He assured me that I was not ruining or destroying anything, and that we were going to make it through this together and that we would come out even stronger on the other side. To be honest, I’m not sure if I believe it, but I needed to hear it all the same. I need to have some hope.
When I got home from the office, Melissa and I found somewhere we could talk without the kids around. The way my emotions had bubbled to the surface during my lunch hour conversation had caught me off guard and, to be honest, scared me a little. While I wanted to tell her about everything that was swirling around in my head, I was also concerned that I wouldn’t be able to find the words to express what was going on.
I told her about the conversation and expanded on the concerns I shared with my co-worker, wondering out loud if opening this can of worms had been a big mistake; wondering if I’d even want to lead the church that came out on the other side of this mess. She assured me, just as my co-worker had, that I hadn’t ruined anything and that we were going to make it through this together. She reminded me that just because we were having this conversation didn’t mean we had to change anything: If people couldn’t handle being part of a church that held to a traditional view of marriage, then some of them might leave and we’d be okay. It wouldn’t be easy, but we would be okay in the end.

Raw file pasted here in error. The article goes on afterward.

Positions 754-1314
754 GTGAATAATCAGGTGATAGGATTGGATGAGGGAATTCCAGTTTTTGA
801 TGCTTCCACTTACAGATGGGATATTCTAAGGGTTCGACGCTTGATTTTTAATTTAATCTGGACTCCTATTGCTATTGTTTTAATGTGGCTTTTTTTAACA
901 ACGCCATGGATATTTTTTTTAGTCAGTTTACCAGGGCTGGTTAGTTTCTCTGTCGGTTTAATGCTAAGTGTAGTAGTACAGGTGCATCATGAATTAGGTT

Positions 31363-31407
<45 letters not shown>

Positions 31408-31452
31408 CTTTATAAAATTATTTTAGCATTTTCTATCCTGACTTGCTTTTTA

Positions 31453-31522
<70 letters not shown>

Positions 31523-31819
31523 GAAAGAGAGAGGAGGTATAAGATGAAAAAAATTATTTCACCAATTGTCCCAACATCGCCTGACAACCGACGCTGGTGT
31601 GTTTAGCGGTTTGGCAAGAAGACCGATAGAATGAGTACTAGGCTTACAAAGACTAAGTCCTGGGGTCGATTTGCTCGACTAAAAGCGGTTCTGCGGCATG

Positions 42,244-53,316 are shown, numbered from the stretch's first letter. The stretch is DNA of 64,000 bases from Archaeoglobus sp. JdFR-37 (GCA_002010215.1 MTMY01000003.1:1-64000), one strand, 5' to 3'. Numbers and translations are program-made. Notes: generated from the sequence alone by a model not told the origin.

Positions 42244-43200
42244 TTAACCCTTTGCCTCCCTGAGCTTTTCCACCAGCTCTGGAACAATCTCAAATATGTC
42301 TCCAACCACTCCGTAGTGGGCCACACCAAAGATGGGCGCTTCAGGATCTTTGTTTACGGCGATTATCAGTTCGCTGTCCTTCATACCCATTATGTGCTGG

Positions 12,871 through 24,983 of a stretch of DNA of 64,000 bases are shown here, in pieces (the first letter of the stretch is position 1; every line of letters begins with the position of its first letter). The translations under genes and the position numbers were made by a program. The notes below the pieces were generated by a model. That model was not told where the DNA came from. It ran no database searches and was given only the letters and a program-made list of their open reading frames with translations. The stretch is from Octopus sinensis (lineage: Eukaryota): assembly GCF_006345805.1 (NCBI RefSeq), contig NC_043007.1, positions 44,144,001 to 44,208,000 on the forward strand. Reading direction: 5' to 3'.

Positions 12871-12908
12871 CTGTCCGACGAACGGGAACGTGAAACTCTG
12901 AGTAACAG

Melissa’s comments about how we didn’t have to change struck a new chord in me—one that was starting to imagine what it would mean if we did change. What I started to think about in that moment, maybe for the first time, was that maybe I was starting to change.
I tried to express some of this to Melissa and my fears about not having the words to say were realized. I think my confusion caught her off guard, and she responded by saying that I was always the one who was confident; that I was the strong one.
“But I’m not strong,” I said. “And I don’t know how to be strong right now. I feel so lost. I feel like I have no idea what I’m doing and no idea what I even believe about this anymore.”
I mumbled away, trying to find words that would open the door just a crack, that would let my wife see what was going on inside without releasing the full power of whatever it was that was trying to break free. She asked me if I sensed whether God was trying to say something to me through this and I confessed through more unwanted tears, “That’s the hardest part: I haven’t heard anything.”
Yesterday’s uninvited emotional reactions have left me thinking about how hard it is to wrap our heads around all of the things that are going on in our hearts, just below the surface of our awareness. They’ve also left me thinking about how grateful I am to have a partner through all of this who may not understand what’s going on with me any more than I do, and who may even be a little scared by it all, but who I know will stick by me whatever lies ahead.
In the words of John Mayer, “I may be old and I may be young / But I am not done changing.”